plained, as in [16:20] and [16:27]; T » locative and adjective-form- 
ingpo.stfix; 1'wag.e 'mesa'). 

[16:27] San Ildefonso Tfspfiijf of obscure etymology {tfiS- unex- 
plained, as in [16:20 and [16:26]; piyf 'mountain'). 

This large hill has a small flat top surrounded by cliffs. (See 
pi. 12, C.) This hill is said to have no Span. name. 

[16:2S] San Ildefonso Tfirpi/nbuu, Tfsebu^u of obscure etymology 
{TfiepivJ', see [16:27]; tfse unexplained, as in [16:20], [16:26], 
[16:27]; bu'ii 'large low roundish place'). 

[16:29] San Ildefonso T^iimijlc' oijtji 'down where the soft earth is 
dug' {txii 'soft'; Tiqyf 'earth'; VQijf 'to dig'; ge 'down at' 
'over at'). 

[16:30] Eng. Pajarito station. This station was established by the 
Denver and Rio Grande Railroad Company some time between 
1908 and 1912. The name was probably given by Miss Clara D. 
True, who owns a large ranch near by, which she has named Pa- 
jarito Ranch. The name Pajarito is taken of course from the 
Pajarito Plateau, etc.; see [17:34]. 

[16:31] San Ildefonso Sfii(isqhn!jdbtnaba 'Mrs. Stevenson's ranch' 
■ {StiiiSQ <Eng. Stevenson; hioijo 'old woman'; tl possessive; 
naia ' ranch '). 

Mrs. M. C. Stevenson has a ranch at this place. Mrs. Steven-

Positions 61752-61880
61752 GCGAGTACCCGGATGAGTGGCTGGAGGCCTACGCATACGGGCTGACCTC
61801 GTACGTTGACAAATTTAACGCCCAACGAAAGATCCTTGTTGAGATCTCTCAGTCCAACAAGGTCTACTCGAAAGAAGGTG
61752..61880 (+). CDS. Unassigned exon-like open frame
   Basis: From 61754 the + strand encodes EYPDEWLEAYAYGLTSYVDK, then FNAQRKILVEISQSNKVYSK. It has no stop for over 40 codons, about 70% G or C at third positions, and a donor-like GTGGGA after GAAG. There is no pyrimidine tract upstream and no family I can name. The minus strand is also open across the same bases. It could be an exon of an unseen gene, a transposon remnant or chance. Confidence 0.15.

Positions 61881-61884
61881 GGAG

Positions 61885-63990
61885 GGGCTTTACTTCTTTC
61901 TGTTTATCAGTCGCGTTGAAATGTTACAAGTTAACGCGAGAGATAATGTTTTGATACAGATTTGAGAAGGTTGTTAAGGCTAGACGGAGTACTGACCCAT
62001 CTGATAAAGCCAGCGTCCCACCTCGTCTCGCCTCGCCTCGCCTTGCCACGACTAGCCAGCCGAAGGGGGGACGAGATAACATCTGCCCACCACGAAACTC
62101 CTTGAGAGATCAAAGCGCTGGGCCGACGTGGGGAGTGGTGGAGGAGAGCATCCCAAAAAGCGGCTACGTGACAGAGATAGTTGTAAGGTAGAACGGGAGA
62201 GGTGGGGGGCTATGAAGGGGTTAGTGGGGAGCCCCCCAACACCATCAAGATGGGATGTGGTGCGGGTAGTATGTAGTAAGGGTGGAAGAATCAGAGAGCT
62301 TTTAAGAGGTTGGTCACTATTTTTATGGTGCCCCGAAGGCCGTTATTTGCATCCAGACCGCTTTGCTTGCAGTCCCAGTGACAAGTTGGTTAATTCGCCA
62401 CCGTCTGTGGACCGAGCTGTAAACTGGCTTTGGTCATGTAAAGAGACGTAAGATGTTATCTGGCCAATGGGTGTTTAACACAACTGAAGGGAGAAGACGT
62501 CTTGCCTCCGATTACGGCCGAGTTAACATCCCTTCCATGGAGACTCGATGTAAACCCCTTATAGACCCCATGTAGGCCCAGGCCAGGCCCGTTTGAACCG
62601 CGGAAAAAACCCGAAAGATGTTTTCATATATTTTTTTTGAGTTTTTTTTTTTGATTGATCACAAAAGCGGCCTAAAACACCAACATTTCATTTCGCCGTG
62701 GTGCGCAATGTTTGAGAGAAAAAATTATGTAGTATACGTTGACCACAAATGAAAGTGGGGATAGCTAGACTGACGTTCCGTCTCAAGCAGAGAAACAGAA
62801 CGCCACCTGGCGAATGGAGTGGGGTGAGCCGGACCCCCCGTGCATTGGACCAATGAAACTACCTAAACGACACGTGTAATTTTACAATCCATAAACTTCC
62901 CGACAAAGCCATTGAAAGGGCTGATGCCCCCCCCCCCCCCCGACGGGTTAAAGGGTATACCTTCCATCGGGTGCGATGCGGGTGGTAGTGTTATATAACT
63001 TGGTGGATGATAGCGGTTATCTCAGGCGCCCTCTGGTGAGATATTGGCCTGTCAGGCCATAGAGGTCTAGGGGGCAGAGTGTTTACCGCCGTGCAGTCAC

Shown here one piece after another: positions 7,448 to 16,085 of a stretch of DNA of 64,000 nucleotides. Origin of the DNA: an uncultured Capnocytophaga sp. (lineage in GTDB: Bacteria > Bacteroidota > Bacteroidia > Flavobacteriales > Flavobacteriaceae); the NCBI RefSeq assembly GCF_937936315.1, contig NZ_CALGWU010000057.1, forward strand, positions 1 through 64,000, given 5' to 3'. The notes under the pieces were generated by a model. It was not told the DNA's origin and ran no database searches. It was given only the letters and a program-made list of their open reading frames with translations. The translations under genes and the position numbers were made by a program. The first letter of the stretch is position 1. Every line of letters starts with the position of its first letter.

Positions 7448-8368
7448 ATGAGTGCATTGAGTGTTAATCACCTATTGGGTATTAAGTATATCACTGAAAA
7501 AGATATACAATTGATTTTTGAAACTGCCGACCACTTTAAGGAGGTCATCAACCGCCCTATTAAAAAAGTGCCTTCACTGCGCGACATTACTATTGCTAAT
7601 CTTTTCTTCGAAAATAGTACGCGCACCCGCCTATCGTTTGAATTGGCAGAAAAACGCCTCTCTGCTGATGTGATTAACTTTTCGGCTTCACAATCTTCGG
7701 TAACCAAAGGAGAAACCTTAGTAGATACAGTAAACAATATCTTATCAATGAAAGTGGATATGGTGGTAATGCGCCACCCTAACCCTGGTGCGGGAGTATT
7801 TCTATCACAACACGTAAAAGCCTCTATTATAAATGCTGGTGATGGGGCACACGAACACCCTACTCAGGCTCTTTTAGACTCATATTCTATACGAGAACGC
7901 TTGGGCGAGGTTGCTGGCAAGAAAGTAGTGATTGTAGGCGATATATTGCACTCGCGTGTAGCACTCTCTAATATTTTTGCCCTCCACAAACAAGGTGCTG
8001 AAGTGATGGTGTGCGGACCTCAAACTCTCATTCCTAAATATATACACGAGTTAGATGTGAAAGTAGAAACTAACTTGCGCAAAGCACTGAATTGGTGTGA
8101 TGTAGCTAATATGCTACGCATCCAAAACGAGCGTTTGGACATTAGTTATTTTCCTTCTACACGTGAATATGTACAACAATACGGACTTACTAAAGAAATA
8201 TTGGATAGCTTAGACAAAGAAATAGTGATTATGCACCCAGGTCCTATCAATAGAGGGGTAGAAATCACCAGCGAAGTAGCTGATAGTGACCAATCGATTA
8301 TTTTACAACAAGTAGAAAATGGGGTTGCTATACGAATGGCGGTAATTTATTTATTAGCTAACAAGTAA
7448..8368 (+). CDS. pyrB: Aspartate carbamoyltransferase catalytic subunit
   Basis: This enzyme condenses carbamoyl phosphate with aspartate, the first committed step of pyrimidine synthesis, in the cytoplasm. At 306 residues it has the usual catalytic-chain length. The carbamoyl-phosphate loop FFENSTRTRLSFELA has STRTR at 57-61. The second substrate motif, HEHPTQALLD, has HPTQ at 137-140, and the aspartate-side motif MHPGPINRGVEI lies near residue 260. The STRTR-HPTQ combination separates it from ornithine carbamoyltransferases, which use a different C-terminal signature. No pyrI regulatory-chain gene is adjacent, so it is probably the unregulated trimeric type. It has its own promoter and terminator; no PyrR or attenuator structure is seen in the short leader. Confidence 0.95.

son herself calls her ranch Tunyo Ranch, naming it from T'unjo, 
the Black Mesa [16:130]. 

[16:32] San Ildefonso Tahahuu, Tahii'u 'corner where the grass is 
thick' 'grass corner' {fa 'grass'; hi 'denseness' 'dense'; buu 
'large low roundish place'). 

This place is near the river, just south of Mrs. Stevenson's most 
southerly alfalfa field. 

[16:33] Pojoaque Creek, see [19:3]. 

[16:34] (1) San Ildefonso i*a>.sty.M«'« ' deer horn arroyo '(/;»«' mule- 
deer'; jsti^y ' horn'; Am' «' large groove' 'arroyo'). 

(2) Eng. Con trayerba arroyo. (<Span.). = Span. (3). 

(3) Span. Canada de las Contrayerbas ' narrow mountain val- 
ley of the weed-species called by the Mexicans contrayerba.' 
= Eng. (2). 

[16:35] San Ildefonso Ttfbikohii'u 'soft arroyo' {tseil 'softness' 
'soft'; kohii'u 'arroyo with barrancas' <^-o 'barranca', hii'v 
' large groove ' ' arroyo '). Tiei/' would be said of soft earth or 
rock or anv other soft substance. 



HARRINGTON] PLACE-NAMES 263 

[16:36] San lldefonso P('Jiig,e oyiril:ej /' ' pueblo ruin down at the place 
of a species of kangaroo rat' (j^e-fa a small rodent wliicii walks 
and jumps like a kangaroo, also called pe; ge ' down at ' ' over 
at'; ^oyivi 'pueblo'; hjl 'old' postpound). "Pe-ra-ge."' 
"Perage."- " Perage (maison du clan du rat des montagne.s)."^ 
Perage has been described by Bandelier/ and Hewett.* 
TwitcholP evidently refers to Pedage when he writes, "a large 
mound across the river from the present pueblo of San lldefonso." 
The present writer's Tewa informants did not know whether 
Pedage was still inhabited or ah'eady abandoned at the time the 
Spaniards first came to the Tewa country. The scene of a Corn 
Maiden story obtained at San lldefonso is laid at Peuage. The 
tradition that Pelage was a village of the San lldefonso people is